Thanks to Mike Boruta's (https://www.ouraybyflight.comFacebook post, we learned about the Dino tracks on Silvershield. Honestly, I don't know how we missed them all those years. I think maybe because some trail angel finally swept the gravel off and made them more visible. Anyway, kind of cool!  

Ah, my Twin Peaks destination...if the snow gods are willing

Another cliff, another outstanding view. 

Above, Twin Peaks, and below another "summertime" favorite climb, Mount Abram (just left of center).

The Million Dollar Highway snakes toward Silverton

The Hayden Massif
After nearly 2000 feet of elevation gain, I hung a right on the trail to Twin Peaks and started yet another climb. Somewhere behind, the gals were taking their time and "smelling roses." I texted that I was going to go for Twin Peaks. I got a response to, "Have fun." 

Okay, work is fun. I love the hike up to Twin Peaks...but only if the snow gods cooperate. I have be rejected so many times by jumping the gun. Sure enough, I began to encounter patches of snow. Fortunately, nothing I couldn't negotiate by following someone else's footprints. I love early birds :)

Long story longer, a little over halfway to the summit is the spoils-of-winter crux on the route to Twin Peaks...a shady north-facing, well-timbered, steep section that always drys out my annual spring wet dream for an early summit.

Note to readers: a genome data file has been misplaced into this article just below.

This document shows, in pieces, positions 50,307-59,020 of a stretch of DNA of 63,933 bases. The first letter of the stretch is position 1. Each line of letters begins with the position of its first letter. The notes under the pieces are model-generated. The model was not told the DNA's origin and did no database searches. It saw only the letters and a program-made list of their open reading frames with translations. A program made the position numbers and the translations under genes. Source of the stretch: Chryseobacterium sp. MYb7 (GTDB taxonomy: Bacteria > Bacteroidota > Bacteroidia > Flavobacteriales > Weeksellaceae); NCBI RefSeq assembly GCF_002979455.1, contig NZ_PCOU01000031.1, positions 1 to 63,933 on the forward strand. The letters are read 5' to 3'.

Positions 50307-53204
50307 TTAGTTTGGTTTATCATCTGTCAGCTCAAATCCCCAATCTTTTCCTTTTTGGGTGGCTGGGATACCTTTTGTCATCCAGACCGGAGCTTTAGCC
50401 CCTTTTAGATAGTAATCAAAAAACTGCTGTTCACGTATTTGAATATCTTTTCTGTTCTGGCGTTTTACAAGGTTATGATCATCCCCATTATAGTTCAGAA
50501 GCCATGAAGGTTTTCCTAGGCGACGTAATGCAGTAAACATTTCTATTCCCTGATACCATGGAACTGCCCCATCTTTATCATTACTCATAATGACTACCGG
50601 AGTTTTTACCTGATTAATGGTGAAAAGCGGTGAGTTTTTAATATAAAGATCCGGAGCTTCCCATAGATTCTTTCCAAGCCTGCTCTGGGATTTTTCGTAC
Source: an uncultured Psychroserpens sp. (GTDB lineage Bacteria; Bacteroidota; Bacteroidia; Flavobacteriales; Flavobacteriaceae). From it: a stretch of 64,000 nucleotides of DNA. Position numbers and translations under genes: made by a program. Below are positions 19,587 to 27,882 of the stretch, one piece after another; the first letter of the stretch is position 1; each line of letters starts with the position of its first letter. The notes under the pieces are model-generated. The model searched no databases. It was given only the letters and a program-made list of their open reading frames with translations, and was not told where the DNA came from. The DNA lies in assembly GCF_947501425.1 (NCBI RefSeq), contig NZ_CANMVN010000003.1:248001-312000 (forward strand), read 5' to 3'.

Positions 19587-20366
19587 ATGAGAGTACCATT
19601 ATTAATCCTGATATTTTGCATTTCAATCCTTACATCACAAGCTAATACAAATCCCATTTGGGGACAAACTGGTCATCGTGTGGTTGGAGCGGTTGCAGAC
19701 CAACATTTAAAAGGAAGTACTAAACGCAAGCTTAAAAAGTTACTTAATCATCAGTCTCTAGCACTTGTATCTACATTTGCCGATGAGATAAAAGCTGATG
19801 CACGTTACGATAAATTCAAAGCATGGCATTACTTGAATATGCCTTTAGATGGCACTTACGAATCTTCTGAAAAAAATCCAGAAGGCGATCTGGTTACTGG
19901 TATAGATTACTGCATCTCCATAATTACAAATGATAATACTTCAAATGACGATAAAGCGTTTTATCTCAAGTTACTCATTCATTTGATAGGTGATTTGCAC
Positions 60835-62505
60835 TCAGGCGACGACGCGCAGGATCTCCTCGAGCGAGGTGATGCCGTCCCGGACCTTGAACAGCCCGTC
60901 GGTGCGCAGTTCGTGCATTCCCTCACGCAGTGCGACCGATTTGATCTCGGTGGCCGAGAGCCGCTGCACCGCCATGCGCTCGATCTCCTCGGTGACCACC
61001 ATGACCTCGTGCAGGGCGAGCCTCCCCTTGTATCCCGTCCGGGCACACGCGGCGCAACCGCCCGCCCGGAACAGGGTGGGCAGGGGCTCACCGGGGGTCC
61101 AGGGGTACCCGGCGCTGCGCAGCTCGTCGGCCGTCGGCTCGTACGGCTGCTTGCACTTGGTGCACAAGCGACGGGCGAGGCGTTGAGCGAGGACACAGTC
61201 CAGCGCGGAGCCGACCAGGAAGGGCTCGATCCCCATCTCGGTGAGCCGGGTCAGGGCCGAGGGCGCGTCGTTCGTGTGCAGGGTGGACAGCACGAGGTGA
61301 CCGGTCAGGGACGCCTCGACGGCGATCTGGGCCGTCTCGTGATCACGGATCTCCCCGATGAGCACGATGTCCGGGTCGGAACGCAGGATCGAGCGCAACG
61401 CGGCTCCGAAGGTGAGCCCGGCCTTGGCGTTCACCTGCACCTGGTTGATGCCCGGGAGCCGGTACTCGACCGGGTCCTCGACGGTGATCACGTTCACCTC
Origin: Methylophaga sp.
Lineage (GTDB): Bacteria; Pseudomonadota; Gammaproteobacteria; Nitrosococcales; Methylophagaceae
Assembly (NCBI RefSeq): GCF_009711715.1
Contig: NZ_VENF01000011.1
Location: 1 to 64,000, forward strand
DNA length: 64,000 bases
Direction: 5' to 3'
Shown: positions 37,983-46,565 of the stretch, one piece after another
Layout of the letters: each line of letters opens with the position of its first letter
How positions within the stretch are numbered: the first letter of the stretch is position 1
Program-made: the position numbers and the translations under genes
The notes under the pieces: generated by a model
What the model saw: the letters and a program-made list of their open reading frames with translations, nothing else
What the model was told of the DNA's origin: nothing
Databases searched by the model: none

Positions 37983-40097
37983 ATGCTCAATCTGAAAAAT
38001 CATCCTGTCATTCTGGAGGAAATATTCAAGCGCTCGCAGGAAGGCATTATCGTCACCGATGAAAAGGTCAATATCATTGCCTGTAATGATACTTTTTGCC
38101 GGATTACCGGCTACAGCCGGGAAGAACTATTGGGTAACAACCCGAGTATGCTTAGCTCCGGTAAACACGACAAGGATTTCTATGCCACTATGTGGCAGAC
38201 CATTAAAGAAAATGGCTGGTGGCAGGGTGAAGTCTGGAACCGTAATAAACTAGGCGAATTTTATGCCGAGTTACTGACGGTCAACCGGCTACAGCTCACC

If not for this one spot, the rest of the hike is totally doable. The friendly footprints I had been following did an about face at the snowy "crux." I'm over half way and I know that if I can just get past this one section, Twin Peaks will me mine-all-mine...as in, all-to-myself, alone-at-the-top. I could be peering (or peeing, for that matter) off boot-tips, 3000 feet above Lovely Ouray. That's the "rose" I wanted to smell.

I started the climb on snow crust that was frozen, but slicker than ice...mostly because it was "ice." Traction was impossible...until I broke through the fragile crust into a thigh-deep posthole. After 15 minutes of struggle, I was beginning to think about phoning the gals to come to my rescue. Finally, I was able to retrieve my lost leg by laying on my back, head downhill, and pulling with all my might. 

The problem with abandoning an "anchor" while your head is pointed down a steep bank of snow is, well, you become a human bobsled in search of a brain injury. Somehow, while accelerating at the speed of light, I managed to get turned around enough to dig my heels into the snow...just before shooting off into an abyss of aspen saplings and downed pine trees. My butt was sopping wet and cold, of course. Bare skin was bleeding from all the razor sharp shards of ice-cuts endured on the bobsled run. Oh well...